Honolulu council shelves plan to rename park for Obama
By Gordon Y.K. Pang
Advertiser Staff Writer
There was little support at a City Council meeting yesterday for a plan to name what's popularly known as Magic Island after President Obama anytime soon, and the plan now appears to be in limbo.
The council's Public Safety and Services Committee yesterday deferred action on a bill that would have cleared the way for the city to rename 'Āina Moana Beach Park as President Barack Obama Beach Park at Magic Island.
"Why do we have to do this this year?" Councilwoman Ann Kobayashi asked several times.
Parks Director Les Chang and Deputy Planning and Permitting Director Bob Sumitomo said Mayor Mufi Hannemann's administration views Obama's election as significant enough to warrant the honor.
"The significance is he is a local boy, one of 44 (presidents) in the history of the United States, born in Hawai'i," Chang said, noting that he also spent a majority of his formulative years in Honolulu.
Councilman Romy Cachola said Native Hawaiian organizations should be consulted about the cultural significance, if any, of 'Āina Moana, and whether there would be any objections to replacing it with a new name.
Kobayashi, who said she was an early supporter of Obama's campaign, said she's also not sure if Magic Island is the proper venue to name something after the president. She noted that there are several state lawmakers who were influential in preserving Magic Island as a park when others had proposed it for development.
Bill 79-09 would allow the city to name a city facility after a living U.S. president from Hawai'i. The bill is necessary because by law city facilities can only be named after people who are deceased.
Separate legislation, Resolution 09-351, actually would rename 'Āina Moana Beach Park after Obama but it can't be heard until the bill is passed.
Council members said they prefer to look at a bill that would allow city facilities to be named after all living people, not just Obama.
Councilman Rod Tam said the larger issue being discussed was whether park facilities should be named after anyone still alive.
"My recommendation is that we ... amend this bill ... that says a person needs to be deceased to leave it wide open to anyone who's alive or dead, quite frankly," Tam said.
He said he believes it's a bigger honor to name something after someone while that person is still alive.
There is precedent.
In 2006, the council temporarily changed the deceased-only criteria to allow city facilities to be named after living former mayors and council members. That allowed for the civic center and the Honolulu Municipal Building to be renamed the Frank F. Fasi Civic Center and Frank F. Fasi Municipal Building after the longtime mayor.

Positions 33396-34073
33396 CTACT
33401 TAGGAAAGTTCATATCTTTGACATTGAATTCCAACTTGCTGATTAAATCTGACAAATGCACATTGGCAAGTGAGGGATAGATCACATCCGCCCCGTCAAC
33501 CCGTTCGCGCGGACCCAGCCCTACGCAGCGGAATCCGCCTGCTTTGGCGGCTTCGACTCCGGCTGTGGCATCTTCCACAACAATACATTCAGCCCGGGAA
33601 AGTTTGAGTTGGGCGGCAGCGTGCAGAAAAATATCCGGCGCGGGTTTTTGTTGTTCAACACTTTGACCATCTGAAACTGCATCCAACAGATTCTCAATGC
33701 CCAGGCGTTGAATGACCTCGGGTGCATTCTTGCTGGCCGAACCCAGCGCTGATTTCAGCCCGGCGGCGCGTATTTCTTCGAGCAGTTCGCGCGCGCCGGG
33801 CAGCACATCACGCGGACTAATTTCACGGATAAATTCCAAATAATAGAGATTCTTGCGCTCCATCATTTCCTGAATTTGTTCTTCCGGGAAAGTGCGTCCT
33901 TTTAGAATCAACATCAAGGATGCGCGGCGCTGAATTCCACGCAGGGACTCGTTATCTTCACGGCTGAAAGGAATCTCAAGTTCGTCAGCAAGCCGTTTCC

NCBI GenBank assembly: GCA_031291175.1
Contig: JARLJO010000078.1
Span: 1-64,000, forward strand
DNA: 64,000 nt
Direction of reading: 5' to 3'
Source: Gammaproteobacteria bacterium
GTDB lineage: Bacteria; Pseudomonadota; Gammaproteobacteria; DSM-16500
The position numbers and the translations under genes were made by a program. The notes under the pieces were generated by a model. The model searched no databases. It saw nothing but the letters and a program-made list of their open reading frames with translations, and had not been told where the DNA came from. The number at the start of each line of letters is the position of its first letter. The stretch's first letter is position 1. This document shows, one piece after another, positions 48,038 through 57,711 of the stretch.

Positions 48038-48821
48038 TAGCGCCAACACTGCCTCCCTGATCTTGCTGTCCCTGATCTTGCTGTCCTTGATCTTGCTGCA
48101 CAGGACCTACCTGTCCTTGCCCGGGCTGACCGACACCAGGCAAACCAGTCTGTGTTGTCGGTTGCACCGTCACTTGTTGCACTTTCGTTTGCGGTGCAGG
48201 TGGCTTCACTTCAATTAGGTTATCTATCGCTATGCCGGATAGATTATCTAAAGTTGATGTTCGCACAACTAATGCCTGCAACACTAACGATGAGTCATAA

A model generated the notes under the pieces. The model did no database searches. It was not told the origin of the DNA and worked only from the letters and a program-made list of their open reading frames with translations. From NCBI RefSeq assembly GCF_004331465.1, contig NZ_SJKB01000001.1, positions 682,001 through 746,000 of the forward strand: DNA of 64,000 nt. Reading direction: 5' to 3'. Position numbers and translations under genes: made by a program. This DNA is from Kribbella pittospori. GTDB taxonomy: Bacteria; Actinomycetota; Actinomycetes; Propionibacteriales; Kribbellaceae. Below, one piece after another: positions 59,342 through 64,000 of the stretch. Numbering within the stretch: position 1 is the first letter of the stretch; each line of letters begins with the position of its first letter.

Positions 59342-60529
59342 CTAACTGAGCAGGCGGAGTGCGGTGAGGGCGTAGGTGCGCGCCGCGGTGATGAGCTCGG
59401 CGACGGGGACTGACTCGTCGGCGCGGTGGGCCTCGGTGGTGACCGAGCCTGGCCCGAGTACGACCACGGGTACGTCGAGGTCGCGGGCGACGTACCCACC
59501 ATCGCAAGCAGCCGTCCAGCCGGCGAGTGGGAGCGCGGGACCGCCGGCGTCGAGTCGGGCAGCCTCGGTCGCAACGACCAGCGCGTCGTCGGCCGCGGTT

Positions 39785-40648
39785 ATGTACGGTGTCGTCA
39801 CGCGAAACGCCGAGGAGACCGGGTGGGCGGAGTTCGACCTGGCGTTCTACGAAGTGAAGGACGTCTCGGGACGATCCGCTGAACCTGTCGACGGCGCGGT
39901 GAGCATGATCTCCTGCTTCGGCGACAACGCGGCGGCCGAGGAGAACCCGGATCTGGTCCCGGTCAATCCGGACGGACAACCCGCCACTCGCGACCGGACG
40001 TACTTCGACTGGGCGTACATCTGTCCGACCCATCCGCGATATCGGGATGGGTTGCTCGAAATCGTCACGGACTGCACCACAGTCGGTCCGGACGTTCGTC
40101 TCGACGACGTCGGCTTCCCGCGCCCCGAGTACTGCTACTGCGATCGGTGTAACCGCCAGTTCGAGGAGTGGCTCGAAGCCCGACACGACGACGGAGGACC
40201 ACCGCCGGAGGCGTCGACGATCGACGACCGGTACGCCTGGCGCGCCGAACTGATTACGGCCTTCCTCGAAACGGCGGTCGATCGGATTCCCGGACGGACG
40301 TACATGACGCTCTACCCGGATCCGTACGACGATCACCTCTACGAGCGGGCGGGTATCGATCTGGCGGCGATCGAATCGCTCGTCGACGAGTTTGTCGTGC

But council members Charles Djou, Romy Cachola and Todd Apo said there's a good reason why facilities are usually named only after deceased people.
Djou noted that Alaska named its international airport after former U.S. Sen. Ted Stevens — just as he was seeking re-election and just before he was convicted on corruption charges.
"That's the caution that I think all of us need to be wary of," Djou said.
"There will come a time, and there should come a time when the City and County of Honolulu and the people of Hawai'i appropriately recognize the president" and Magic Island may even be that venue, he said.
Public Safety & Services Chairman Donovan Dela Cruz said a new bill would have to be introduced to allow city facilities to be named after any living people because the purpose clause of the current bill states specifically that an exception be made only for a U.S. president from Hawai'i.
'JURY STILL OUT'
Public testimony was mixed on the Obama park.
"A certain group of people are falling over themselves trying to impress the president," said private citizen Ted Kanemori, noting that state lawmakers are looking at declaring Obama's birthday a state holiday and renaming a school after him.
"The jury is still out," he said.
Pearl City resident Chris Lum Lee said "it's no secret Mufi's running for governor this year," suggesting that Hannemann is trying to curry favor with the president.
"He wants to name it the Magic Barack Obama Memorial I-want-your-endorsement-so-I-can-become-governor-this-year Park," Lum Lee said.
But others said they support the proposal.
"I actually think that's done enough — the fact that he became a president and the fact he inspired so many people," said A.J. Halagao, who was a volunteer on Obama's local presidential campaign last year.
Rick Egged, president of the Waikiki Improvement Association, said the state should use Obama's birth here as a marketing tool for tourists.
"That will only assist in that whole effort," Egged said. "People will want to go visit the President Barack Obama Park at Magic Island. I think that will be a big plus."
David Fry, another Obama supporter, said other places have already named facilities after the president, including a park in Columbia, Md.